Look Closer

With the wet spring we have been experiencing in the Willamette Valley so far we tend to look at our production fields and blame their appearance and lack of vigor on the weather.  Upon further inspection, you may find some added stresses and common pests.  One such pest showing up more often this spring is the  persistant Crane Fly.
European cranefly (Tipula paludosa) and Marsh cranefly (Tipula oleracea)
Mature larvae are 1 to 1.5 inches long, legless, and earthy gray. The body is cylindrical, squishy, but very tough and resilient (the larvae are called “leatherjackets”)
The larvae of these two pest species feed on many plant species, including grasses, clovers, mint crops, root vegetables, and probably even decaying matter. As larvae mature, they come to the soil surface at night and feed above ground on crowns of grasses. They have been seen to clip stems of peppermint.
The European cranefly, (T. paludosa) , deposits eggs randomly on moist soil, grasses, clovers, and cover crops by dropping them in flight or when walking over these areas. An adult female produces 300 to 400 eggs, which hatch in 11 to 15 days. Larvae enter the soil and feed on humus, vegetable waste that is decomposing, and crowns or roots of plants through late April and early May. Young larvae tend to remain in the soil day and night and are highly resistant to cold. In spring, the larger larvae come to the soil surface at night and feed on aerial parts of plants. Larvae pupate in the soil (late June, July, early August). Adults emerge in late August and September. (Tipula paludosa)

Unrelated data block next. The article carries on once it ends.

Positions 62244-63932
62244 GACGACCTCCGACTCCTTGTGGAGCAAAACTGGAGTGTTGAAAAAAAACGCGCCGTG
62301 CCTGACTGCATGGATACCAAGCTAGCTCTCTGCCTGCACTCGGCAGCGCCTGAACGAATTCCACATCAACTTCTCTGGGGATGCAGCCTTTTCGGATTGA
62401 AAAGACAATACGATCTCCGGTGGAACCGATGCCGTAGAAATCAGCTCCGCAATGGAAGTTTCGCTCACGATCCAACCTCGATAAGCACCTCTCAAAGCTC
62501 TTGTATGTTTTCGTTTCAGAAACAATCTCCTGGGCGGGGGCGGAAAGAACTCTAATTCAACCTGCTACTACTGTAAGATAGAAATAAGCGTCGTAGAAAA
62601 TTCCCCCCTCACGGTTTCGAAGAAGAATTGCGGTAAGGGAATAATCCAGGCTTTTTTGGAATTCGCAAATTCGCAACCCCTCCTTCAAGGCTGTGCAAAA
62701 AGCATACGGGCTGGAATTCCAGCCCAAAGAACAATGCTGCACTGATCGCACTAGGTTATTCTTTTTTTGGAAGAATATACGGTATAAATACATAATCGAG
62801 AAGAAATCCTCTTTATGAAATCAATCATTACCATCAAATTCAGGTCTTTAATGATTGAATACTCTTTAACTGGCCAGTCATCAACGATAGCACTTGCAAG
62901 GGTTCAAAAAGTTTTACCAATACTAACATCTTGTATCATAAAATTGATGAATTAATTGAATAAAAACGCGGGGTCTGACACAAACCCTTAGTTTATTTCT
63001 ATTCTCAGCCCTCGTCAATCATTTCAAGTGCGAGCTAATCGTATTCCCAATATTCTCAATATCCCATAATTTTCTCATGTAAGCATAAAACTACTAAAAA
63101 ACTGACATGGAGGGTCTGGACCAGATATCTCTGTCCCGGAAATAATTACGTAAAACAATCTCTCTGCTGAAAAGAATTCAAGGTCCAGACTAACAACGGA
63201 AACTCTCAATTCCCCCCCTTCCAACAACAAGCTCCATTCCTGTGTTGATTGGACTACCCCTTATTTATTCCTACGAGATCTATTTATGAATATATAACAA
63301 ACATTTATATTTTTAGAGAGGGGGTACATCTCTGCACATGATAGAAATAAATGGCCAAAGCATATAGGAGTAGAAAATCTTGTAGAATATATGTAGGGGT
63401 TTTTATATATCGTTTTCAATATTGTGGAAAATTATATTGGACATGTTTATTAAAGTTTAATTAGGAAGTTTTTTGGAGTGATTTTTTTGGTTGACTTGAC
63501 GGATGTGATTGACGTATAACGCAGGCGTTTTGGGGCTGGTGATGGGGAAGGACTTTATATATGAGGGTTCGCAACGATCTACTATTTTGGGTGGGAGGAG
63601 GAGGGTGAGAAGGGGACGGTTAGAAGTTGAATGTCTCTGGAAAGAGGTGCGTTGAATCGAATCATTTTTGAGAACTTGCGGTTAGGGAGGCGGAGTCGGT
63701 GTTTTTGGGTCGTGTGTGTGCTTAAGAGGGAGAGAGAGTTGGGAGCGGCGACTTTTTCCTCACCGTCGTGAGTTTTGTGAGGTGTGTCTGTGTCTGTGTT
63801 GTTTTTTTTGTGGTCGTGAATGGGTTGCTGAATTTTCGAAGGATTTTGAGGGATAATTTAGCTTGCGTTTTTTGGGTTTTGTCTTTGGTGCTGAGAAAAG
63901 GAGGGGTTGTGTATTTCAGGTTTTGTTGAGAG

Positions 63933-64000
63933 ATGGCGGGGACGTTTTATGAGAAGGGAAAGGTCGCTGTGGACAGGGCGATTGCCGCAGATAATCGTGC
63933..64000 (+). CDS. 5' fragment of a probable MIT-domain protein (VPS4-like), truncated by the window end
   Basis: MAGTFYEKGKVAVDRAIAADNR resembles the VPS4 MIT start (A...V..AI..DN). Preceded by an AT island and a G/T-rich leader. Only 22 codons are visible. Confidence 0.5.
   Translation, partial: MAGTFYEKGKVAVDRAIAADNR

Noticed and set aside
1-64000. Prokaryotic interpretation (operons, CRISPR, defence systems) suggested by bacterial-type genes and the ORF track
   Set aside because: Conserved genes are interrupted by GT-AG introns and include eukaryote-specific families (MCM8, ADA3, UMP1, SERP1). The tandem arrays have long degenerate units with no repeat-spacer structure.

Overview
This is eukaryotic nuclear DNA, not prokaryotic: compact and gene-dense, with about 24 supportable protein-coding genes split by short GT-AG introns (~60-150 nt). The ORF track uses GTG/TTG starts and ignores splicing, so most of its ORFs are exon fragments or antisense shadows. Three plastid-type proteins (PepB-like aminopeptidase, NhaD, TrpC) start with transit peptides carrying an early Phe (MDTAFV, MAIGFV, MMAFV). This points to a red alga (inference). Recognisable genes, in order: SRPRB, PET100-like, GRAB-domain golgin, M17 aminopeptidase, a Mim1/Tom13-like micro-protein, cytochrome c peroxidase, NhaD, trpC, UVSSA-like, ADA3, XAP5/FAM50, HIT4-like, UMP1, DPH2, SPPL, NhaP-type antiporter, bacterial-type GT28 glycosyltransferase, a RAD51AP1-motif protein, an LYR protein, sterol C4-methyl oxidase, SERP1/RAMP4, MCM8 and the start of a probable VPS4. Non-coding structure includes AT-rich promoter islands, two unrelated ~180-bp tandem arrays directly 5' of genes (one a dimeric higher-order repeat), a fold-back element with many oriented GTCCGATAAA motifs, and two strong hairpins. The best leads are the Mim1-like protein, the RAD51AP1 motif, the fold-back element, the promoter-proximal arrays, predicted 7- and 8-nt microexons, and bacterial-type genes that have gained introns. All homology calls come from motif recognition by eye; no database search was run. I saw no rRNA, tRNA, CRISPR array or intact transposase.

Controls available for use in many of our seed crops include Lorsban, and Baythroid/Tombstone.
Ask your CPS fieldman to scout the areas you might consider potential problems.

Information provided by Oregon State University Extension